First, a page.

August 23, 2012

KES, 37

 

THIRTY SEVEN

 

Serena took the tin foil off the top of a dish sitting on the counter and slid it into the oven.

“Hummus is good on most things,” I said.  “Including spoons and fingers.”  There was a bowl of apples on the table.  “Certainly including apples.”  I picked one up, groped in my pocket for my jackknife, and cut it up.  I put the four quarters on a plate from the dish drainer, found the trash and dumped the core.  I picked up the spoon, dolloped hummus on the apple pieces, and pushed the plate into the center of the table.  “Hummus is one of my comfort foods,” I said.  I picked up the quarter nearest me and bit into it.  Gus hastily grabbed another one and jammed the whole thing in his mouth.  I could see his face relax as he discovered it was pretty good.  “I once ate hummus on a brownie for a dare,” I said.  “This was not wholly successful but it wasn’t terrible either.”

Serena picked up a quarter and bit into it thoughtfully.  “Hmm,” she said.  She looked at the remaining quarter on the plate.  “Nice texture.”

Mom,” said Gus.  He looked at me.  “Texture is one of her art words.”

“I never waste food,” said Serena.  “But.  Yeah.  I like the rough pale grain of the hummus against the white of the inside of the apple.  And I like the smooth-smooth and the rough-smooth in your mouth, like smooth is the blind touch equivalent of color. . . .”

“Uh oh,” said Gus.  “Multi-media.”

Serena smiled and shook her head.  And ate the rest of her piece of apple.  And picked my sticky jackknife up off the table, cut the last quarter into thirds, and passed them around.

“Multi-media?” I said tentatively.

Gus said, “She does everything.  She draws and paints and does stuff with clay and wire and fabric and wood and stone.  If she’d let me make her a web site she’d sell more of it.”

Serena said, “It’s not that simple.”

“What’s not simple?” said Gus.  “You make something.  We take a photo of it.  You tell me a price.  I put the photo and the price on your web site and then someone buys it.”

“My agent,” said Serena, “back in the callow and credulous days when I had an agent, used to say that you needed to build a recognisable brand.  I’m very bad at this.  I’ve always been very bad at this.  I’m always going off in some new, wrong, uncommercial direction with some new, wrong, uncommercial material.  Which is why my agent fired me.”

“He fired you because he is an asshole,” said Gus.

“Language,” said Serena, but without heat.

Gus turned to me.  “My uncle Broderick says that my mom’s agent stopped representing her because she refused to sleep with him and that he’s the kind of arrogant prick that can’t stand to be turned down.”

Serena’s head snapped up.  “What?” she said.  “Brod said that?  He knows so much about the east coast art scene from the sheriff’s office of a town that makes New Iceland look metropolitan?  When did he tell you this massive load of bu—hogwash?”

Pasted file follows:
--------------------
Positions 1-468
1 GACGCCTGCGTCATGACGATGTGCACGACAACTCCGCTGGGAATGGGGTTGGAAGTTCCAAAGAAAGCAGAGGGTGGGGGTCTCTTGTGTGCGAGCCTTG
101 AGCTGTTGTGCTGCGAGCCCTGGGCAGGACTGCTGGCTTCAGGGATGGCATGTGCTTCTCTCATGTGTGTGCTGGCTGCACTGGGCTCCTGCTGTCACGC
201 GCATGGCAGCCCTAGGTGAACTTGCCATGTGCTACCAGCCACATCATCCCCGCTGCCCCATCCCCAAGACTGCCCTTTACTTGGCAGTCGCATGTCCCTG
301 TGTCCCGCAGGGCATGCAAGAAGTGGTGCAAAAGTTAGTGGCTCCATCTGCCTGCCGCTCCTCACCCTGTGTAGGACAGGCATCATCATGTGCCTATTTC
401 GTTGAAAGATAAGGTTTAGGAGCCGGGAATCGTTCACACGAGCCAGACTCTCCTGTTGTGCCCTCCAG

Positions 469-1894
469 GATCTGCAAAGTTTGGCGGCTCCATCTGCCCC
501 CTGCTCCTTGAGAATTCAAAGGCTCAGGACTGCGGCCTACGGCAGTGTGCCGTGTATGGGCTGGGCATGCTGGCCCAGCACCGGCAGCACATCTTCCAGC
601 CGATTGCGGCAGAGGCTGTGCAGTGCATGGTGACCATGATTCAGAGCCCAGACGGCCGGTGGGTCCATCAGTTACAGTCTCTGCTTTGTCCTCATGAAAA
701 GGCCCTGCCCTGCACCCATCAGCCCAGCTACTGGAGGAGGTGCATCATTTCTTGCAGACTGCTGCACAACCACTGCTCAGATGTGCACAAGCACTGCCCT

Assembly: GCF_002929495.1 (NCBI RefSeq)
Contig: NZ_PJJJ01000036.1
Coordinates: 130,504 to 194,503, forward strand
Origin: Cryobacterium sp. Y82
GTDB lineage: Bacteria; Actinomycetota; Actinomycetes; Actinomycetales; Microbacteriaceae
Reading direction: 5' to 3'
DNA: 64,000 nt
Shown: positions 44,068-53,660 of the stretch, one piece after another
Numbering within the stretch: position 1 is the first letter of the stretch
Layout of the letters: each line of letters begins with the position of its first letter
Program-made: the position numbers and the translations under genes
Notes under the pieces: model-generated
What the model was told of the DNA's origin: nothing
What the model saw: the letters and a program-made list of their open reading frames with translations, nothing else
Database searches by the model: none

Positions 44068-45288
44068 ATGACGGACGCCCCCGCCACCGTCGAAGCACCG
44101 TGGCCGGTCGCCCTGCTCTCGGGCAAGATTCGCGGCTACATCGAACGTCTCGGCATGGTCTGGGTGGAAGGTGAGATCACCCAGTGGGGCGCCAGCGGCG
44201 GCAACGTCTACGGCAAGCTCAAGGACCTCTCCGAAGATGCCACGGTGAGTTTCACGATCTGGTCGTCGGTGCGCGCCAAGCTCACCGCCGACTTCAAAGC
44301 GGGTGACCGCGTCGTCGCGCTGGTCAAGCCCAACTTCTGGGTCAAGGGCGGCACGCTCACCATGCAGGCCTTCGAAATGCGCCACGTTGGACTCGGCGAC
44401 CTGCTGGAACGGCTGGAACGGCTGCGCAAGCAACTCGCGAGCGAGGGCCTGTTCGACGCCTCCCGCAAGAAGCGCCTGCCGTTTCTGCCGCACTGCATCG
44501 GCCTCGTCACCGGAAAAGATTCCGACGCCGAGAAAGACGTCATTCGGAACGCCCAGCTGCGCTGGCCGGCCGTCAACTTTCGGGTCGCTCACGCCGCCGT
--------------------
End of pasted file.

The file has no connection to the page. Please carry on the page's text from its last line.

“Last time I was there.  He said I was old enough to know the truth and he was tired of you pretending it was because you weren’t good enough.”

“What makes Brod think he knows Caravaggio from Elvis on velvet?  His idea of great art begins with The Oatmeal and ends with xkcd. Oh gods,” said Serena.  She turned to me.  “I’m so sorry.  You must be longing for a nice quiet hamburger at McDonald’s.”

“Are you kidding?  This is the best time I’ve had in months.  Who is Broderick?”

“One of my brothers,” said Serena grimly.  “One of the adopted ones.  Different gene pool.”

“He thinks it’s bad for me to grow up thinking that my mom sacrificed her career to bury herself in the country and raise me.”

“I hope this doesn’t mean he thinks I should have slept with Russ, who is an asshole, and who, I admit, did seem to find more placements for his bedmates than for those of us whom he only knew by portfolio.  Did you ever think I buried myself in the country to raise you?”

“No,” said Gus.  “I thought you buried us in the country because you didn’t have any money.”

“Good boy,” said Serena. 

“But you’d have more money now if you let me build you a web site.”

“No,” said Serena. 

“Why do you have to have a brand if you’re selling one-offs on your very own web site?” I said.

“Hey, Mom, listen to her,” said Gus.  “If she lets me start a web site, I’ll give you a free mow.”

“Better wait and check how big the lawn is first,” I said. 

“It would be totally worth it,” Gus said.  “Want to see some of my mom’s stuff?”

“I’m dying to see some of your mom’s stuff,” I said.  “But I thought asking might be counterproductive.  I need a ride back to the motel.  If I have to walk when your mom throws me out I’ll get lost and then the giant wilderness crickets will eat me.”

Serena snorted.  “Come on.”  She stood up, went back into the hallway, and opened a door.

 

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